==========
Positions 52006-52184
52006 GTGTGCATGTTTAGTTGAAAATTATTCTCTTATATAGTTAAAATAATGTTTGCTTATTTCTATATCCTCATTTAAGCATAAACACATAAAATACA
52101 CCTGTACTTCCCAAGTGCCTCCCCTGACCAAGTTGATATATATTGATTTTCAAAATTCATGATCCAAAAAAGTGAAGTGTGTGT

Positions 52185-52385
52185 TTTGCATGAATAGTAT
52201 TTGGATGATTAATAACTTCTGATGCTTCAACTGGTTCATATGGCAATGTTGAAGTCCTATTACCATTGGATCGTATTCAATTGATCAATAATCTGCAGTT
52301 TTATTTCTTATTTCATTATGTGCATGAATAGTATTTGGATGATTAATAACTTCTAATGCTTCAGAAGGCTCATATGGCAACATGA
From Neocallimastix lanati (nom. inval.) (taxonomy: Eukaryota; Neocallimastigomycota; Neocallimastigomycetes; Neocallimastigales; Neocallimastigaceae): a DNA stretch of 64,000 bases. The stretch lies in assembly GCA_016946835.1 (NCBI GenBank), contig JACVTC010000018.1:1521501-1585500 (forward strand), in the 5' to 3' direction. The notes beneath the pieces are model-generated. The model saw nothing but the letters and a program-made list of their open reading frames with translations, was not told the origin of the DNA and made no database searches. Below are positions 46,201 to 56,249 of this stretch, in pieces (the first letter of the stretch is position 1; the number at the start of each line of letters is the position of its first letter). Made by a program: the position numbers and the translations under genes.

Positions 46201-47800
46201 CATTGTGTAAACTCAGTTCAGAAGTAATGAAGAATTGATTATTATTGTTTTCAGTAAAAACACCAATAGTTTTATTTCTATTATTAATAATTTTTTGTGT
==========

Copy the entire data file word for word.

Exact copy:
Positions 52006-52184
52006 GTGTGCATGTTTAGTTGAAAATTATTCTCTTATATAGTTAAAATAATGTTTGCTTATTTCTATATCCTCATTTAAGCATAAACACATAAAATACA
52101 CCTGTACTTCCCAAGTGCCTCCCCTGACCAAGTTGATATATATTGATTTTCAAAATTCATGATCCAAAAAAGTGAAGTGTGTGT

Positions 52185-52385
52185 TTTGCATGAATAGTAT
52201 TTGGATGATTAATAACTTCTGATGCTTCAACTGGTTCATATGGCAATGTTGAAGTCCTATTACCATTGGATCGTATTCAATTGATCAATAATCTGCAGTT
52301 TTATTTCTTATTTCATTATGTGCATGAATAGTATTTGGATGATTAATAACTTCTAATGCTTCAGAAGGCTCATATGGCAACATGA
From Neocallimastix lanati (nom. inval.) (taxonomy: Eukaryota; Neocallimastigomycota; Neocallimastigomycetes; Neocallimastigales; Neocallimastigaceae): a DNA stretch of 64,000 bases. The stretch lies in assembly GCA_016946835.1 (NCBI GenBank), contig JACVTC010000018.1:1521501-1585500 (forward strand), in the 5' to 3' direction. The notes beneath the pieces are model-generated. The model saw nothing but the letters and a program-made list of their open reading frames with translations, was not told the origin of the DNA and made no database searches. Below are positions 46,201 to 56,249 of this stretch, in pieces (the first letter of the stretch is position 1; the number at the start of each line of letters is the position of its first letter). Made by a program: the position numbers and the translations under genes.

Positions 46201-47800
46201 CATTGTGTAAACTCAGTTCAGAAGTAATGAAGAATTGATTATTATTGTTTTCAGTAAAAACACCAATAGTTTTATTTCTATTATTAATAATTTTTTGTGT